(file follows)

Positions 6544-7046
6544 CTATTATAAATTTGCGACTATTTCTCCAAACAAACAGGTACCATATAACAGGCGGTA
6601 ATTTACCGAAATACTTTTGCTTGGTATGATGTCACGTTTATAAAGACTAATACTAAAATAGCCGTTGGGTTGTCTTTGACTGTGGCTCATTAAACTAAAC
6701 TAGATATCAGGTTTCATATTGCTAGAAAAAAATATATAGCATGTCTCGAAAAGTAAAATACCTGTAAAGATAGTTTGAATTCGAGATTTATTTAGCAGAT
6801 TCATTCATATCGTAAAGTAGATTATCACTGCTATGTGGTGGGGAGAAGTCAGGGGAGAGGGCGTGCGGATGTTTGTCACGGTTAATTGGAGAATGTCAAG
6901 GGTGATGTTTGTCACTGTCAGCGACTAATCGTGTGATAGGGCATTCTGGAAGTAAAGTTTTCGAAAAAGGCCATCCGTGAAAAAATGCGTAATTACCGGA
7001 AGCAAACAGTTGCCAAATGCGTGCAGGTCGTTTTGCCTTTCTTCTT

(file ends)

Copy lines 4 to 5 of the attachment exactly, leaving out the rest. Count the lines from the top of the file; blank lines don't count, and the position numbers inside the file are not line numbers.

6701 TAGATATCAGGTTTCATATTGCTAGAAAAAAATATATAGCATGTCTCGAAAAGTAAAATACCTGTAAAGATAGTTTGAATTCGAGATTTATTTAGCAGAT
6801 TCATTCATATCGTAAAGTAGATTATCACTGCTATGTGGTGGGGAGAAGTCAGGGGAGAGGGCGTGCGGATGTTTGTCACGGTTAATTGGAGAATGTCAAG